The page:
Background: Communication disabilities, including speech, language and voice disabilities, can significantly impact a person's quality of life, employment and health status. Despite this, little is known about the prevalence and etiology of communication disabilities in the general adult population.
Objectives: To assess the prevalence and etiology of communication disabilities in a nationally representative adult sample.
Methods: We conducted a cross-sectional study and analyzed the responses of non-institutionalized adults to the Sample Adult Core questionnaire within the 2012 National Health Interview Survey. We used respondents' self-report of having a speech, language or voice disability within the past year and receiving a diagnosis for one of these communication disabilities, as well as the etiology of their communication disability. We additionally examined the responses by subgroups, including sex, age, race and ethnicity, and geographical area.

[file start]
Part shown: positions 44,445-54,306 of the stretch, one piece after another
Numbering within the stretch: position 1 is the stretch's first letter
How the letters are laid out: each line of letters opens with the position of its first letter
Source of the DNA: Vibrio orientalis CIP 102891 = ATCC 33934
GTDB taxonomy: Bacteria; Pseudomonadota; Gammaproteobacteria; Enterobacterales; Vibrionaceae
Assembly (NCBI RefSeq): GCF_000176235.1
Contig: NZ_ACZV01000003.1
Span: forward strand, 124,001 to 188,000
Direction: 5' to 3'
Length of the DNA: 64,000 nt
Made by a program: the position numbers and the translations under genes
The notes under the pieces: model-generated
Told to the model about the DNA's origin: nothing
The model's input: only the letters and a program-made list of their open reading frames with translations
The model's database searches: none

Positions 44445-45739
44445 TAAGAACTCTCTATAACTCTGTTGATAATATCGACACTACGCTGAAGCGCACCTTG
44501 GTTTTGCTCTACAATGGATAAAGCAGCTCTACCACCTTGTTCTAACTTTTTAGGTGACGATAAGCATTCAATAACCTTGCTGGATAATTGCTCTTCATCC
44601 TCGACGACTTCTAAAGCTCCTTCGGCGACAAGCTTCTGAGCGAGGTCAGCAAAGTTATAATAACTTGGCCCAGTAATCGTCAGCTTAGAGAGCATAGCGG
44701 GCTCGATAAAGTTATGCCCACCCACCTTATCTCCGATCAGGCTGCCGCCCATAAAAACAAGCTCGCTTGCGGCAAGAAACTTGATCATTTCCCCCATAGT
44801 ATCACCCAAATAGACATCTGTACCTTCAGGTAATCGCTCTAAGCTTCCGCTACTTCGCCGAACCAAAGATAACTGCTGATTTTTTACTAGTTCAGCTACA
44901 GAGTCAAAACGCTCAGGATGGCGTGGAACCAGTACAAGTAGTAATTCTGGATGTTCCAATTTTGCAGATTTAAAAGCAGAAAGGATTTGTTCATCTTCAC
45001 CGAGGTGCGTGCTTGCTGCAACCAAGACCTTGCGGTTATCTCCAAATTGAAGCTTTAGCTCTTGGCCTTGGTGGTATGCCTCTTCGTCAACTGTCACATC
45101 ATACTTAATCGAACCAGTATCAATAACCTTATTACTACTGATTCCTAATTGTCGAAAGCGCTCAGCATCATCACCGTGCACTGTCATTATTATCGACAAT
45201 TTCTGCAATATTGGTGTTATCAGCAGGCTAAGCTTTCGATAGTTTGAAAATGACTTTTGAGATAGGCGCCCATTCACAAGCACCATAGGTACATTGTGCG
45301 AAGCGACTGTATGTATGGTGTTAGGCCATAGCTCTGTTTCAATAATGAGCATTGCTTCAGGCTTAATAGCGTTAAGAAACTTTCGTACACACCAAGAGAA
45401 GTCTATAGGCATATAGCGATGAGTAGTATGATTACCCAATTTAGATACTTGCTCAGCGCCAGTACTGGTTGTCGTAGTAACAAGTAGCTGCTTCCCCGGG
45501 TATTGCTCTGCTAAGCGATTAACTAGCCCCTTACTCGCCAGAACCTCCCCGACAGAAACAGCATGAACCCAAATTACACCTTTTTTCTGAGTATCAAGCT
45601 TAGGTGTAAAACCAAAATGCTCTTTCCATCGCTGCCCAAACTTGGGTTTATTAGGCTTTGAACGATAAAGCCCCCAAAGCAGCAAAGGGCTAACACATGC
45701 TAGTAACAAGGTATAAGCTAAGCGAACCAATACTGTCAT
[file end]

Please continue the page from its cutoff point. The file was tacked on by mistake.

Results: In 2012 approximately 10% of the US adult population reported a communication disability, while only 2% of adults reported receiving a diagnosis. The rates of speech, language and voice disabilities and diagnoses varied across gender, race/ethnicity and geographic groups. The most common response for the etiology of a communication disability was "something else."
Conclusions: Improved understanding of population prevalence and etiologies of communication disabilities will assist in appropriately directing rehabilitation and medical services; potentially reducing the burden of communication disabilities.
Keywords: Communication disability; Epidemiology; Etiology.
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